(This is me intentionally patting the consumer on the back. It’s important while doing social engineering to make it feel like I’m going out of my way to help this customer, I’m doing something I’m not supposed to but for the benefit of the consumer, and that the consumer is smarter than me. It sounds odd, but it works. Also saying “You can do it the right way if you want, but it takes way longer” is another way of me keeping them on the phone if they feel it’ll take minutes to resolve).

You: “Eh…. let’s just do it then”
Me: “Okay, great! Can I have digit 1 and 2 of your online digital banking PIN please?”

(I won’t actually check this against anything, but it’s useful for later if I keep the customer on the phone for longer I can “pretend” to log out of the account and have to re-authenticate them by asking for digits 3 and 4…)

You: “5 and 6”
Me: “That’s great, now let’s deal with your problem…”

Already I’ve got the customer’s guard down, and got them trusting me. From here, it’s not difficult to stretch the call out longer and ask for certain card digits, security questions, and more information. It happens all the time and something we are all potential targets of.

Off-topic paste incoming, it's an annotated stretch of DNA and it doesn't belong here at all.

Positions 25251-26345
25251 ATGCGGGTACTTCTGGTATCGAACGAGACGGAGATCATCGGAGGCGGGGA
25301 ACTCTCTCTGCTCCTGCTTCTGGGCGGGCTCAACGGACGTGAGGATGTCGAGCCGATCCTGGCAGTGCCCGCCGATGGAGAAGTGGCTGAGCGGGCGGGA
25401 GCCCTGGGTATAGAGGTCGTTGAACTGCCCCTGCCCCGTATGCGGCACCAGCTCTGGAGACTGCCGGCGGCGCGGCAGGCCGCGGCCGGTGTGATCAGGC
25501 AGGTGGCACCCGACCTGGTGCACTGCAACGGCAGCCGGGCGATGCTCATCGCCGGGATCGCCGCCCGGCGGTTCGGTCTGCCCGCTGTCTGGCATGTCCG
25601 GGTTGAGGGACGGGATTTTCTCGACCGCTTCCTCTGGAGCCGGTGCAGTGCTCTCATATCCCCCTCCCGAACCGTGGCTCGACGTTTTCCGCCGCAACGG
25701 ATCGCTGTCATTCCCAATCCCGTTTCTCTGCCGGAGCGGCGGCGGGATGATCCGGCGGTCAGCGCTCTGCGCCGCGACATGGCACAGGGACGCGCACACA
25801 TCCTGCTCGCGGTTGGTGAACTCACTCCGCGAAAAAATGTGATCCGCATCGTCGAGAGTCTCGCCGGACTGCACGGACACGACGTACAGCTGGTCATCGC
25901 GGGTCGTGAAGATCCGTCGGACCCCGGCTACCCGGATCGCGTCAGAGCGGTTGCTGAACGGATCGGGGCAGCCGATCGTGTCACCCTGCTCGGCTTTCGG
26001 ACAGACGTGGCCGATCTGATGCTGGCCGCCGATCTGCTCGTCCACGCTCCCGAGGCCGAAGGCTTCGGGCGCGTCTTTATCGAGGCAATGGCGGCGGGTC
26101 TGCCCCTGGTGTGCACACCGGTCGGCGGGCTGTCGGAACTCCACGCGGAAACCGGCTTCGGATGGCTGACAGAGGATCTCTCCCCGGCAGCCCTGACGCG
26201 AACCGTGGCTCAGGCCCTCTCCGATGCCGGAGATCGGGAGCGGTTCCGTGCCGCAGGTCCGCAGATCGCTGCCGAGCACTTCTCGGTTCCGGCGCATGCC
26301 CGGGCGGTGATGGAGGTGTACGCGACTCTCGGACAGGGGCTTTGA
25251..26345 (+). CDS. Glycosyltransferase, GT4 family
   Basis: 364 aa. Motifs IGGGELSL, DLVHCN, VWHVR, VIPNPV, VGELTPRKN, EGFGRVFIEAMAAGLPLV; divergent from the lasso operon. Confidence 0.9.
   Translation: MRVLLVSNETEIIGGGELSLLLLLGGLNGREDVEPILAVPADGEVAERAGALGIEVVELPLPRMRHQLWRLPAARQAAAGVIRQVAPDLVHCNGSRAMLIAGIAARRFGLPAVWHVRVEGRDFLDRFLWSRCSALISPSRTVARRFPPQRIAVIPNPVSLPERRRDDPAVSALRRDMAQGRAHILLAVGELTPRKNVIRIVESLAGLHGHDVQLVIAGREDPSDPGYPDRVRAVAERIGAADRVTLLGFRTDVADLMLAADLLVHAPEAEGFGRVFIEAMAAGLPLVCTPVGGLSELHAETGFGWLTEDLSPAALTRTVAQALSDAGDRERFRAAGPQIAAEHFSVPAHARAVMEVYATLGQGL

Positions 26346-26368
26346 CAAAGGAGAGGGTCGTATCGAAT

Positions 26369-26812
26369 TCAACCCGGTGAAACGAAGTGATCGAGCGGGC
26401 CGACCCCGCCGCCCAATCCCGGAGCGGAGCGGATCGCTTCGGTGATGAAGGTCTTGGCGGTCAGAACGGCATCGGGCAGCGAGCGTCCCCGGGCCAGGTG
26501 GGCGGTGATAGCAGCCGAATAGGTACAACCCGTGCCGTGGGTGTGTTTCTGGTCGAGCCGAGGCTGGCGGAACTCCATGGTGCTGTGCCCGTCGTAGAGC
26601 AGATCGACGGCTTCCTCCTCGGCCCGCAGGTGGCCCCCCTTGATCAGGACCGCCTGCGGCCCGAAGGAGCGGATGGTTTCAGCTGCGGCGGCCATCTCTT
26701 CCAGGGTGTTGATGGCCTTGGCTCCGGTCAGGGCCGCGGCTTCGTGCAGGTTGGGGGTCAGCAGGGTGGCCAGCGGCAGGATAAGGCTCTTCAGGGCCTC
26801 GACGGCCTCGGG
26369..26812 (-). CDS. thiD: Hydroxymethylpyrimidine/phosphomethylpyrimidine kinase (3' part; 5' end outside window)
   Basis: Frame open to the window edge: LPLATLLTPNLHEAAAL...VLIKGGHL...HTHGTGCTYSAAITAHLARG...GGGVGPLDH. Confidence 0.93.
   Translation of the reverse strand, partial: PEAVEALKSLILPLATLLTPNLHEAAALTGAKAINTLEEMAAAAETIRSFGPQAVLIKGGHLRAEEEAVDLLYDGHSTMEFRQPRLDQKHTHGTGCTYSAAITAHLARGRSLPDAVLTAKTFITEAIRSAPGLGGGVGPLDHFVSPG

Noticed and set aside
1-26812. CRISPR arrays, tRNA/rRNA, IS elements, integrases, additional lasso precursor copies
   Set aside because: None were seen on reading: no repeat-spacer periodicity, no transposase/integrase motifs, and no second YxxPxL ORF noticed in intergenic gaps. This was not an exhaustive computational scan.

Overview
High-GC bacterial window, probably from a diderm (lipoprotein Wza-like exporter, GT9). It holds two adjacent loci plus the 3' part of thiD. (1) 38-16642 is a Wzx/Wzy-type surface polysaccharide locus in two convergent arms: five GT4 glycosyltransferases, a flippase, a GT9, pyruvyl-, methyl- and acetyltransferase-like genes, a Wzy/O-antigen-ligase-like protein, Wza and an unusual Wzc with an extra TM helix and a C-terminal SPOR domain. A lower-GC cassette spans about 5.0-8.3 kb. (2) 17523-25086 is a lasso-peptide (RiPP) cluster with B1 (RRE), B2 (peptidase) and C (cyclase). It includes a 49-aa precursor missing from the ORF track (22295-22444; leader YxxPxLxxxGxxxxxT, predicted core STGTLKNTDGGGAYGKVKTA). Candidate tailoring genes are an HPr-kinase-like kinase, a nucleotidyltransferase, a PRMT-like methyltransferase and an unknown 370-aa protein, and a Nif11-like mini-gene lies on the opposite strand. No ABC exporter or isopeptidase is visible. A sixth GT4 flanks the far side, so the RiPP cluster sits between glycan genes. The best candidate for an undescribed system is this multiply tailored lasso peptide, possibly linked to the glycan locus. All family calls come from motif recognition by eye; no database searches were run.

How big a problem is it?

Call and text spoofing is a huge problem. It’s a huge problem due to the trust factor involved in receiving a call. There’s absolutely no reason not to trust the number displayed on your phone (or, indeed, name if you have the number saved as a contact) isn’t who they say they are. To use a pop culture reference, imagine it like polyjuice potion from Harry Potter. I can impersonate any number on the planet from your friends, to authority figures, to even the school where you send your children. Once you realise the potential impact, it becomes clear just how big a problem it is.

To bring it back to the Harry Potter reference, here’s the Order of the Pheonix’s potential solution:

How can you protect yourself?

All popular culture references aside, I don’t want to scare you but there’s no true, tried, and trusted preventative measure… yet. It’s something I have been working on personally and trying to put pressure on networks, along with others, to stop allowing call spoofing to take place. There was once a valid and legitimate reason for it but it has since been used primarily purely for illicit purposes now and that has got to stop. As always, here’s my tips on how to stay safe:

  • If you receive a call and are unsure of the authenticity of it, just hang up. If they’re legitimate — they’ll reach out to you again.
  • Call spoofing only works one way, that is to say I can mask my number as your bank’s, but redialing the bank will put you through to the real bank.
  • Call your network provider, they can tell if a number has been spoofed (or looks like it might come from an unlikely source) and advise you.
  • If it’s the “bank” that’s called you — visit a branch in town, in person.
  • Never click on any links on a text message, even if it looks like it came from your Bank, or network provider
  • As always, be skeptical